Respect Equality

Apple employees allege harassment, retaliation

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The Apple logo set up on a retail storefront.  Getty Images

Story at a glance

  • Two claims filed with the U.S. National Labor Relations Board cite retaliatory business practices among Apple management.
  • Both of the current employees who filed the separate claims describe harassment and suppressive managerial behavior.
  • These claims have spurred the #AppleToo movement, which encouraged former and current Apple employees to come forward with incidents of harassment and retaliation.

A labor oversight agency is reviewing two separate charges filed against software and hardware titan Apple amid allegations of retaliation and threats, among other charges.

Filed on Aug. 26 and Sept. 1 with the U.S. National Labor Relations Board (NLRB) in Oakland, Calif., the charges allege the company engaged in various retaliatory and unwarranted disciplinary actions. Details from the complaint submitted in August allege that Apple management forced the employee on paid administrative leave and reduced work responsibilities, as well as subjected them to harassment from a manager alongside botched Employee Relations investigations.

The employee who filed the August complaint, Ashley Gjovik, came forward to Reuters about her claim against Apple. Gjovik, an engineering program manager, previously raised concerns about Apple’s work environment.

“So, following raising concerns to #Apple about #sexism, #hostileworkenvironment, & #unsafeworkconditions, I’m now on indefinite paid administrative leave per #Apple employee relations, while they investigate my concerns,” she wrote on Twitter on Aug. 4. She has been outspoken in raising concerns of the company’s business practices and treatment of employees.

Gjovik further stated that after raising complaints about her work environment in July, Apple’s Employment Relations department placed her on leave rather than collaborating with her on solutions. 

Another Apple employee, Cher Scarlett, also stated on Twitter that she filed the most recent September complaint against the company, citing violations against the federal National Labor Relations Act.

“These all revolve around unlawful conduct and unlawful rules that have been engaged in over the past 5 months, particularly over the last month,” she added.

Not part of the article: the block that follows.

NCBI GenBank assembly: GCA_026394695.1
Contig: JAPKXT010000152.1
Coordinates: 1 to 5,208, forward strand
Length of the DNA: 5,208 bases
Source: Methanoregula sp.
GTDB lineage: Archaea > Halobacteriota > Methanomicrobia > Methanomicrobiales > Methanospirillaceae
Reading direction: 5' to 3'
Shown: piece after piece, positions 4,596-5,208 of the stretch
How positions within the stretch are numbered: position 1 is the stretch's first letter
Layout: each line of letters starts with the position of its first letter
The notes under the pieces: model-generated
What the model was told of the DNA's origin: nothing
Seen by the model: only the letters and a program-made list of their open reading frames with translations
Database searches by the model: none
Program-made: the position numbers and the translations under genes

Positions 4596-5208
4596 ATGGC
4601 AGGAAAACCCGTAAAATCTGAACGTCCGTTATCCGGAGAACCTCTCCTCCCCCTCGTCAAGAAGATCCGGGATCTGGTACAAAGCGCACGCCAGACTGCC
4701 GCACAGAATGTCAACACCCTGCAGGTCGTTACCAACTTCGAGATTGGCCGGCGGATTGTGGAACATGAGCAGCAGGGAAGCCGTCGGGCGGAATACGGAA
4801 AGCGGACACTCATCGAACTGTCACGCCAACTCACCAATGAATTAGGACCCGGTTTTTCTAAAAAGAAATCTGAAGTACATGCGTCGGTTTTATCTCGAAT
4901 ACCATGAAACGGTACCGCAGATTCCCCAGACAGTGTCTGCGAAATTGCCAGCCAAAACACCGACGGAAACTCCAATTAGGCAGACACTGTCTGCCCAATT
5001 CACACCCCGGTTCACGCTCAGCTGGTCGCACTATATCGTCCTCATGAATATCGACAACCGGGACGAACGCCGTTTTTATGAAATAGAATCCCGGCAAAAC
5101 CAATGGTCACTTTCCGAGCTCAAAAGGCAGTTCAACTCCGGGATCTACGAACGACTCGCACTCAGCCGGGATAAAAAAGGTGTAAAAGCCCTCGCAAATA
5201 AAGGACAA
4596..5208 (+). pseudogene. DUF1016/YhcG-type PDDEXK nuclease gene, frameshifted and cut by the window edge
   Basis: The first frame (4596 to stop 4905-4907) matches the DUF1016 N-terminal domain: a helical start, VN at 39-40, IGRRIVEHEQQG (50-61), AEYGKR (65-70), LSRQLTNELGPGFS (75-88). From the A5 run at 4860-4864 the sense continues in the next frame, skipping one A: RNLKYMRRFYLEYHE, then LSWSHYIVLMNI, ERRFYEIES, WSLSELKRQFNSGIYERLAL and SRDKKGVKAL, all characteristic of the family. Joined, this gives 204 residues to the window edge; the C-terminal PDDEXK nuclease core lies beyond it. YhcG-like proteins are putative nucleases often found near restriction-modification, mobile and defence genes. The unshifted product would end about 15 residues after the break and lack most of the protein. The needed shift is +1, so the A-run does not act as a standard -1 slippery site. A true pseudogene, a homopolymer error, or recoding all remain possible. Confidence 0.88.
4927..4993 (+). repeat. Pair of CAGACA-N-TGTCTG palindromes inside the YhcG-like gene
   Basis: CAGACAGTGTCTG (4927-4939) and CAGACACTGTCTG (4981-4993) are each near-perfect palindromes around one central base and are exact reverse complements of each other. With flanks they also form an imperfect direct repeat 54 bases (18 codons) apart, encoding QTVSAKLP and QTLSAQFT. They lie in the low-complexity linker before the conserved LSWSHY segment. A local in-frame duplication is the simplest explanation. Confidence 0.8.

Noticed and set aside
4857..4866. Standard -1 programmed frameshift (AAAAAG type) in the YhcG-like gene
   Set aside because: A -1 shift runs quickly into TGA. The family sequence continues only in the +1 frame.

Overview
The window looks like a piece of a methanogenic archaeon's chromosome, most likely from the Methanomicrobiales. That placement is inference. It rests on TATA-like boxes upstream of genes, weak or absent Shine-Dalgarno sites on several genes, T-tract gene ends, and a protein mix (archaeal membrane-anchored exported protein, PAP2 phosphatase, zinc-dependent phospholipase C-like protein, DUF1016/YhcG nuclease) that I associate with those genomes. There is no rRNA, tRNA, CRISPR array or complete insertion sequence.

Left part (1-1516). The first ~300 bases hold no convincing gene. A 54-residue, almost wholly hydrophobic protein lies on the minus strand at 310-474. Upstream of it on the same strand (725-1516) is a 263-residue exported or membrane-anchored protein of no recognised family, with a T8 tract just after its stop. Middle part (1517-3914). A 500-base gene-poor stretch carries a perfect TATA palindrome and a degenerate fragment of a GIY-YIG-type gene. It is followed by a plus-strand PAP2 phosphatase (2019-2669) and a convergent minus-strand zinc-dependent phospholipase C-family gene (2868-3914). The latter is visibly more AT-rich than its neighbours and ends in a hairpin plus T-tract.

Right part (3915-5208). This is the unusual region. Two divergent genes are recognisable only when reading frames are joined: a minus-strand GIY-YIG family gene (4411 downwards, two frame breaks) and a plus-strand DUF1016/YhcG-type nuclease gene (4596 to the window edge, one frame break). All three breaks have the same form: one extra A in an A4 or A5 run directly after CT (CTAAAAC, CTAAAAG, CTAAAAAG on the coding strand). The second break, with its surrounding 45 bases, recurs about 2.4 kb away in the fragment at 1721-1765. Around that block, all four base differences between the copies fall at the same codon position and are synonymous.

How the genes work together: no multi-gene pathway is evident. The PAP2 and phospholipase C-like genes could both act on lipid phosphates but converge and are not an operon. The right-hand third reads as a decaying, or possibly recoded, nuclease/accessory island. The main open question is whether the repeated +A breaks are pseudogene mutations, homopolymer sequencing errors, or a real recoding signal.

Upon reviewing the documents, Reuters reported that Scarlett’s claim alleges Apple “engaged in coercive and suppressive activity that has enabled abuse and harassment of organizers of protected concerted activity.”

This included denying employees a Slack channel to discuss pay equity and blocking employee-run surveys surrounding salary data.

Scarlett is also part of a larger body of professionals who launched #AppleToo, a hashtag and website stemming from the #MeToo movement intended for former and current Apple employees to discuss experiences of harassment or unfair labor practices they endured at the company.



“For too long, Apple has evaded public scrutiny,” the website reads. “The truth is that for many Apple workers — a reality faced disproportionately by our Black, Indigenous, and other colleagues from minoritized racial, gender, and historically marginalized groups of people — the culture of secrecy creates an opaque, intimidating fortress.”

The Hill reached out to both Apple and the NLRB for comment. The NLRB had no comment, and Apple said in a previous statement that “We take all concerns seriously and we thoroughly investigate whenever a concern is raised.”

Like many other Silicon Valley behemoths, Apple has been notoriously secretive about its work culture. A buildup of complaints about working conditions among the elite tech industry has ushered in a wave of unionization efforts, seen recently with Google and Amazon, while employees from other companies like Pinterest have filed lawsuits alleging discrimination among senior management.